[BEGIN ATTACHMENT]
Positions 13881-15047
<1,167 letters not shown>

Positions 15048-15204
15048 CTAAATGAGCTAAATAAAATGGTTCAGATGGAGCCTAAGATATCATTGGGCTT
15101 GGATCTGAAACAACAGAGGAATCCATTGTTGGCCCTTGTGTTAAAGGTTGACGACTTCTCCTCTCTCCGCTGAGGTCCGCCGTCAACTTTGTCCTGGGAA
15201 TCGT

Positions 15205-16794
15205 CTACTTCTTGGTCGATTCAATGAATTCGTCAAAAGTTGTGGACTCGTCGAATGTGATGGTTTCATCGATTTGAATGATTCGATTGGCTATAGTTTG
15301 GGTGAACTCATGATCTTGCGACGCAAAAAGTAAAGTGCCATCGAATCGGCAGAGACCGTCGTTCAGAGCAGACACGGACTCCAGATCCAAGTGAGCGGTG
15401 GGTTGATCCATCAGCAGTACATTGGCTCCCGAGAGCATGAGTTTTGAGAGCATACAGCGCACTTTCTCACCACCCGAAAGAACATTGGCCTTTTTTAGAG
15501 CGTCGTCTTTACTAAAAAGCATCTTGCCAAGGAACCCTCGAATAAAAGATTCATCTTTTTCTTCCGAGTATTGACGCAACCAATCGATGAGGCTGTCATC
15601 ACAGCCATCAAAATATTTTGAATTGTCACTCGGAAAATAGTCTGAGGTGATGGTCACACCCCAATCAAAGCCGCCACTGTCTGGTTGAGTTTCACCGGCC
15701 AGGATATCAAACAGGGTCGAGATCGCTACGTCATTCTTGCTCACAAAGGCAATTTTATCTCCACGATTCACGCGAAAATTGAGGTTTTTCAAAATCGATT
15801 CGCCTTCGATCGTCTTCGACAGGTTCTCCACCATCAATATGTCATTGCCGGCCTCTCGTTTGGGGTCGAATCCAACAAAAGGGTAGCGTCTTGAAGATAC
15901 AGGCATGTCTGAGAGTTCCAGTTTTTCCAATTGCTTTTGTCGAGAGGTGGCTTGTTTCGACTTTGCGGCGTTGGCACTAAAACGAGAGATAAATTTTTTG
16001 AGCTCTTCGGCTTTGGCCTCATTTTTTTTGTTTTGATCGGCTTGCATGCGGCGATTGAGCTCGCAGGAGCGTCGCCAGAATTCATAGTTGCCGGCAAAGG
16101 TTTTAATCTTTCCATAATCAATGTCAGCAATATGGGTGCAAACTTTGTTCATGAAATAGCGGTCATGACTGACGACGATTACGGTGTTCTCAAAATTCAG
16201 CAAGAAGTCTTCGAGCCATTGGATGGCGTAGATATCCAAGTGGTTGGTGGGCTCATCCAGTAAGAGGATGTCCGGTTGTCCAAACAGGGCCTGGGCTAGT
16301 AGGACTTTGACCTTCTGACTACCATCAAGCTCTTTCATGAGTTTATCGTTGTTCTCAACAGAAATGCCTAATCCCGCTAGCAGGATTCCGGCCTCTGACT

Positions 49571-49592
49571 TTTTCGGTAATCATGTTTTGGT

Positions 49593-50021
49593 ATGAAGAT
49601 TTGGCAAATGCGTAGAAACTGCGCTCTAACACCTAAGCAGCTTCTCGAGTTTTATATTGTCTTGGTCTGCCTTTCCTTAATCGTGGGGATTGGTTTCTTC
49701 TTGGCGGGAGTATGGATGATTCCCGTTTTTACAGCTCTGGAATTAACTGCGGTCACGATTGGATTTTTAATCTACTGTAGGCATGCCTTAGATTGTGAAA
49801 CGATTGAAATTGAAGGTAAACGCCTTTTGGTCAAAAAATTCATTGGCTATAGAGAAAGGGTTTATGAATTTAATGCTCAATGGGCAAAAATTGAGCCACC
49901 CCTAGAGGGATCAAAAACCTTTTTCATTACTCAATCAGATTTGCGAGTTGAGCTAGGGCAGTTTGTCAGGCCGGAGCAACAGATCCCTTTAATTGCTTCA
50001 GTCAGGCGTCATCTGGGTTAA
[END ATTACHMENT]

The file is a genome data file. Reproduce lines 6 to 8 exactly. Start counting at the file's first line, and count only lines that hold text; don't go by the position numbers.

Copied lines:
15201 TCGT

Positions 15205-16794
15205 CTACTTCTTGGTCGATTCAATGAATTCGTCAAAAGTTGTGGACTCGTCGAATGTGATGGTTTCATCGATTTGAATGATTCGATTGGCTATAGTTTG